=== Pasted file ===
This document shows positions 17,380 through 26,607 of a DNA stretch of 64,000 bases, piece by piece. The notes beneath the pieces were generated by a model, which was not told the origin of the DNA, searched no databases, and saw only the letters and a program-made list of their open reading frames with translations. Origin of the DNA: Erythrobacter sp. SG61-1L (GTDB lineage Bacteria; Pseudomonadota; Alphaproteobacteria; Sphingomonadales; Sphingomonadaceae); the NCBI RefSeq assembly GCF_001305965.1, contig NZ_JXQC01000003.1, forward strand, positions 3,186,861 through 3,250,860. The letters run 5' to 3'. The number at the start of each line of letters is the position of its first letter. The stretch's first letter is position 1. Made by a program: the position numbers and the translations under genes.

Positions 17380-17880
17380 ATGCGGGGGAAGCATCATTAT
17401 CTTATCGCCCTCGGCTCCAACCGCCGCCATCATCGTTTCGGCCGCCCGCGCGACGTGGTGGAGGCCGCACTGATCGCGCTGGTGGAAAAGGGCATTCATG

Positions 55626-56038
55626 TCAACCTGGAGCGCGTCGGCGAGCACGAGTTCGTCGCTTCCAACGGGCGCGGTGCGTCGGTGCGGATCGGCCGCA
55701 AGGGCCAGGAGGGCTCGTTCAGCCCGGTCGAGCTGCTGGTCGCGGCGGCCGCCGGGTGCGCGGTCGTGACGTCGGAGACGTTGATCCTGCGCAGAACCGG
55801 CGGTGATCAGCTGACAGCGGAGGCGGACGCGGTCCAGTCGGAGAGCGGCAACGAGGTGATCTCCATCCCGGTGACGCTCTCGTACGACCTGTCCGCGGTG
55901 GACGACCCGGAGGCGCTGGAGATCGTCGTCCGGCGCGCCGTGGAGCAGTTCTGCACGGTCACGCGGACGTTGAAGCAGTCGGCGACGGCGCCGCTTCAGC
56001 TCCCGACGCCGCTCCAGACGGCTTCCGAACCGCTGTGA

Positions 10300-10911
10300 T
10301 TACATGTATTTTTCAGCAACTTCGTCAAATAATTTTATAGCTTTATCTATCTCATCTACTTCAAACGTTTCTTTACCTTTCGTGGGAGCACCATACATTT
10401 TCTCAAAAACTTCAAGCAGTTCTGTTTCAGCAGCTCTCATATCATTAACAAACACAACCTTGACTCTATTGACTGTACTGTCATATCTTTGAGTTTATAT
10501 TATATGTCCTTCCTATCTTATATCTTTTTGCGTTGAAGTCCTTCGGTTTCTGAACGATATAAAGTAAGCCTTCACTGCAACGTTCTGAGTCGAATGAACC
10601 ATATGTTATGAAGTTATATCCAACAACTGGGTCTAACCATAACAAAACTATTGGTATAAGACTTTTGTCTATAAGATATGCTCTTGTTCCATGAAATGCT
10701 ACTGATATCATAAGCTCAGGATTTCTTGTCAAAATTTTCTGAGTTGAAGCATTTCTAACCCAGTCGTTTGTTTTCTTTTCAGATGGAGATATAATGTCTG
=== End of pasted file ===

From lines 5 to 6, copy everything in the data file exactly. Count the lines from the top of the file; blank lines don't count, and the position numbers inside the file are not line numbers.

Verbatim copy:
Positions 55626-56038
55626 TCAACCTGGAGCGCGTCGGCGAGCACGAGTTCGTCGCTTCCAACGGGCGCGGTGCGTCGGTGCGGATCGGCCGCA